The CE Thesis consists of three parts: the prospectus, the prospectus examination, and the thesis itself. Before undertaking these, students ready for ENG 898 must discuss their idea(s) for the thesis with their adviser and/or the faculty members they would like to serve as readers. After the thesis committee has been established, the student must submit a prospectus to his or her committee members. The prospectus then becomes the basis for the oral prospectus exam, which is scheduled before a student begins writing the thesis. The prospectus is a written statement, usually including the controlling purpose of the thesis; the selection of literary sources; an overview of the relevant scholarship and criticism; and the value and interest of the study. The prospectus exam is a one-hour discussion of the prospectus conducted by the two thesis readers. Please consult the Thesis Guidelines and Prospectus Guidelines handouts for M.A. Literature Students available in HUM 484 and online. Also look for the department’s “Thesis Workshop” offered every fall semester.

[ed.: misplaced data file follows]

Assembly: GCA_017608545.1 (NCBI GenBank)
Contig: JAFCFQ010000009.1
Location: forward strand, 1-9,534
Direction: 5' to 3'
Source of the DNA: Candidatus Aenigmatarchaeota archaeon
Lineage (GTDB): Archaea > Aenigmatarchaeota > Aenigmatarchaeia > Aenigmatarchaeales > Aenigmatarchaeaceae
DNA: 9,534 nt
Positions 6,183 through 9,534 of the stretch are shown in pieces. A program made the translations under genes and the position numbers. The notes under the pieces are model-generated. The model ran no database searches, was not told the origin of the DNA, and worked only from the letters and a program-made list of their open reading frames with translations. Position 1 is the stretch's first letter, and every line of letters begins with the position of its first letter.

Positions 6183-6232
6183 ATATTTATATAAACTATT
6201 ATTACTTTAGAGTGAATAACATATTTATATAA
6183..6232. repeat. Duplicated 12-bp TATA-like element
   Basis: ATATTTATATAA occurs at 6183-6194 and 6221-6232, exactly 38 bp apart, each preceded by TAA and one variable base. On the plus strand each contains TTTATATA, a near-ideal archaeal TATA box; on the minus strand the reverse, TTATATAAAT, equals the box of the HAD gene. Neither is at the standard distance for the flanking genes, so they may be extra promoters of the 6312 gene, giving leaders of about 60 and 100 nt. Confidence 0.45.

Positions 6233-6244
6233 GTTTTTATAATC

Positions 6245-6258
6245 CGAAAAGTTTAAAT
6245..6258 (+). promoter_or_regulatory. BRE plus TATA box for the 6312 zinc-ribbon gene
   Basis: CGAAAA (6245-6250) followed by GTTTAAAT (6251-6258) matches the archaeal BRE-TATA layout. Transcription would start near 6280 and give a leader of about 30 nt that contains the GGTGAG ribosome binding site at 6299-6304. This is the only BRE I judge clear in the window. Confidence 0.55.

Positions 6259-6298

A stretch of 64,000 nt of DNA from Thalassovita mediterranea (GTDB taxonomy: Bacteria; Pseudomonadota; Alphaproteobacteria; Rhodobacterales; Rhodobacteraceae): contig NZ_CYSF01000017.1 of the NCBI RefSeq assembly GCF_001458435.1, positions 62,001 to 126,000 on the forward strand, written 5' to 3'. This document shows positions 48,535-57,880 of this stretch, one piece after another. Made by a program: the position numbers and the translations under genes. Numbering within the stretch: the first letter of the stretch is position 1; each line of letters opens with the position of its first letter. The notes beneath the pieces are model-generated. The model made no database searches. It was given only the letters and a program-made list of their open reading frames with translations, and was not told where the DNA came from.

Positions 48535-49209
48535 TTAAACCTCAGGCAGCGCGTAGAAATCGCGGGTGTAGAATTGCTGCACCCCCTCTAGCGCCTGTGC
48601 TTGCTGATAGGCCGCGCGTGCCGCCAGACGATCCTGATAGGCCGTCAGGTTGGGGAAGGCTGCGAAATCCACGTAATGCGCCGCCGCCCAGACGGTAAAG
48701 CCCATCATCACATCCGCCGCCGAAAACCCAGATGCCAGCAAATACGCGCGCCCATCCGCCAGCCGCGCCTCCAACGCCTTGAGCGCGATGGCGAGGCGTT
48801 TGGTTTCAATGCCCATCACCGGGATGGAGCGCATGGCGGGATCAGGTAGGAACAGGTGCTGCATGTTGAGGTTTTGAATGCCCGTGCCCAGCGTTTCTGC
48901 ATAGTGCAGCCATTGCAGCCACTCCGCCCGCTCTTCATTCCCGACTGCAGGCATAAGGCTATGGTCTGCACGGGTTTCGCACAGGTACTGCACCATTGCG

View the M.A. Literature Resources page to read more about the Thesis Guidelines and the Prospectives Guidelines.

Written and Oral Examination